You? If so, how much experience do you have, and what equipment? I rarely see folks building their own ponds unless they are pretty
accomplished dirt workers. And then they might not be asking those questions. Of course a simple hole in the ground might work. But if you're serious about a solid creation, I'd look around the
neighborhood for smart and successful builders, check out their ponds, see if they've done something similar to your project, and have them
check out your site. Here in Vermont and the north country, half the battle is getting a savvy pond builder on board. The other half is coming up
with a good site, avoiding permitting hangups, and paying the bill. I agree with the suggestion to check out the forum, read up on related topics, and
put out your questions there. That said, it's really tough to evaluate a pond site/plan long distance... although it can be done with phone calls,
photos, etc.
5 years ago
Good question! As in, I've never been asked that one before, probably because of the scarcity of earthquakes in Vermont. But my first reaction is to suggest that
if there's anything to prevent the cracking like an egg of a quaked pond, it might be something relatively new in the pond building world: membrane liners. I can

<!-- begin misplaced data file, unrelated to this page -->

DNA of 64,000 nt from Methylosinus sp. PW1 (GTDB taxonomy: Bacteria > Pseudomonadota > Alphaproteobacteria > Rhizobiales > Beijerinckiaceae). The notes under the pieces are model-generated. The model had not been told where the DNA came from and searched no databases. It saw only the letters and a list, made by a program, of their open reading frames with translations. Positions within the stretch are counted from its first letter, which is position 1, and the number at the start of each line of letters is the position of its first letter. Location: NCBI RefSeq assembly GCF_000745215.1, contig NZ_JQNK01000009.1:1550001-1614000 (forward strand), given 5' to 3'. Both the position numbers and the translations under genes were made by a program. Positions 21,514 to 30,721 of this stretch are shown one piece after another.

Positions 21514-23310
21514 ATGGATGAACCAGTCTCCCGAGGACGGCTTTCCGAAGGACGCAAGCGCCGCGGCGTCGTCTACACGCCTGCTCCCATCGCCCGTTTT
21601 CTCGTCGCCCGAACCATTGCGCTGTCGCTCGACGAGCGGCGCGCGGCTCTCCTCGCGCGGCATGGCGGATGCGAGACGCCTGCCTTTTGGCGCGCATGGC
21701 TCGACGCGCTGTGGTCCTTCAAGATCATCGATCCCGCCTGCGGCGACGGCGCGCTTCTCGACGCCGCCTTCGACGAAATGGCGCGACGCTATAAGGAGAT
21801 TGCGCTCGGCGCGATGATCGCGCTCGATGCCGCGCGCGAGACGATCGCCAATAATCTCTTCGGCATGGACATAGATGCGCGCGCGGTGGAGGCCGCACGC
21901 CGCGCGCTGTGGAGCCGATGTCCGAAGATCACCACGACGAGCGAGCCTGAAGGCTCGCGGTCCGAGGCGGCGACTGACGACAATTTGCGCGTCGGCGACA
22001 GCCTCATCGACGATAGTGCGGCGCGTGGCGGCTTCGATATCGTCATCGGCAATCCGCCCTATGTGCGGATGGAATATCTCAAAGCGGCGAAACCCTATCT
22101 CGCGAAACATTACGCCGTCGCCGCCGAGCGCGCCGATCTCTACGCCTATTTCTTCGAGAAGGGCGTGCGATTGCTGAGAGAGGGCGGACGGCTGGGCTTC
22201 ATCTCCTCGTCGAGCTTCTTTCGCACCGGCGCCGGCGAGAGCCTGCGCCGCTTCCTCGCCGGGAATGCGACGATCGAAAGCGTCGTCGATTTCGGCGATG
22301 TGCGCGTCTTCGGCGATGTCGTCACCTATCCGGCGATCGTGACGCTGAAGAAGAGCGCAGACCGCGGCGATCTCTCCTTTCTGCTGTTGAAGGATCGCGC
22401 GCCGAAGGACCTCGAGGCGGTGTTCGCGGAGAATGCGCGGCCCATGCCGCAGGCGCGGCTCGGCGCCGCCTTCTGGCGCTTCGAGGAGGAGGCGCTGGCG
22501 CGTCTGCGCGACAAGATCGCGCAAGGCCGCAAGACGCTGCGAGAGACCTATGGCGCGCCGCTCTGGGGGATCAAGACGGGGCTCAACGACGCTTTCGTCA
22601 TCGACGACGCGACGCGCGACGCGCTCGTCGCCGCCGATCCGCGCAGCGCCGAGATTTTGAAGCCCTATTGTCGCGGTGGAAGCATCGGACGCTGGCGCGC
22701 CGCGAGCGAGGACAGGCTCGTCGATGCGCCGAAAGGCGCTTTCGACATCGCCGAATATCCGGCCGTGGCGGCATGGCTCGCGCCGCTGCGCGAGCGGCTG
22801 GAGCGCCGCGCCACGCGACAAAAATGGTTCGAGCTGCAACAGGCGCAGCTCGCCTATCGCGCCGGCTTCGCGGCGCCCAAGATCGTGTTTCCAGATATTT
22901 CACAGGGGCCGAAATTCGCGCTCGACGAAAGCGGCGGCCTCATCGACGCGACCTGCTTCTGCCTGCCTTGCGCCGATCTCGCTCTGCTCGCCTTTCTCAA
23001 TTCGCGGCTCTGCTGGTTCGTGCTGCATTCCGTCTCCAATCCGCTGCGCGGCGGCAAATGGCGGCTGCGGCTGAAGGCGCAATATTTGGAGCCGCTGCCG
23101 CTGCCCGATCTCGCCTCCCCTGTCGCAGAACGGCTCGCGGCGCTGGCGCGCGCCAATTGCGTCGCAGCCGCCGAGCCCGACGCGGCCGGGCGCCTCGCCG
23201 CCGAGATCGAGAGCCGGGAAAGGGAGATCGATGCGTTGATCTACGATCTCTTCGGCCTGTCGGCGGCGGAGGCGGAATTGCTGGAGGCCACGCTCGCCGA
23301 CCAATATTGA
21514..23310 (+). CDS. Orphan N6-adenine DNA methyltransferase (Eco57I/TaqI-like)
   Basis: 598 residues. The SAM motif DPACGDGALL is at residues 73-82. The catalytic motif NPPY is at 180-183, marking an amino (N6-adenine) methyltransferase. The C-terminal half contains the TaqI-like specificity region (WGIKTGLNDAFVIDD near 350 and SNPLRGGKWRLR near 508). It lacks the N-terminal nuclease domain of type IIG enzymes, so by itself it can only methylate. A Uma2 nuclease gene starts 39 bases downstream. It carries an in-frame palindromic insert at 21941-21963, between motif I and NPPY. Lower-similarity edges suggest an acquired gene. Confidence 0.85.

imagine that an earthquake would not have to be world shattering to fracture a carefully made dam, or the basin itself, in a strictly earthen pond. At the very least
a tremor might induce some hard to track down leakage... not to mention a larger quake creating a leak that turned into pond destroying erosion... but
a thick mil pvc or other flexible material liner might be able to rock and roll a bit and even if the basin lost a bit of its integrity... still hold water. Opting to go with
a liner is a big choice design and expense wise, so if not needed for water holding reasons, well, if quakes really got you quaking, I'd look into it.
5 years ago
I am brand new to this site/forum so please excuse the early toe in the water shot at a response to the mosquito question... I'm way more
at home in the field than on a computer... but that said... here are a couple of ideas... mosquito larva hang onto shore edge waterline vegetation, so if you remove same
you reduce their "nesting" sites... dragonflies eat mosquitoes, so if you can encourage them, do..... the deeper the edges the better, in general, to
discourage plants and warming water.... and if you can generate some wave action with say a splash aerator, that can help knock the larva for a loop...
I may have more on this as I get familiar with how this forum operates... (I do like the "get a new girlfriend" response...)... also in Vermont, a whole
bunch of cattails will probably be more friendly to mosquitos than not... in general, deep cool water, and lots of predators (insect eating birds, bats,
fish) help...
5 years ago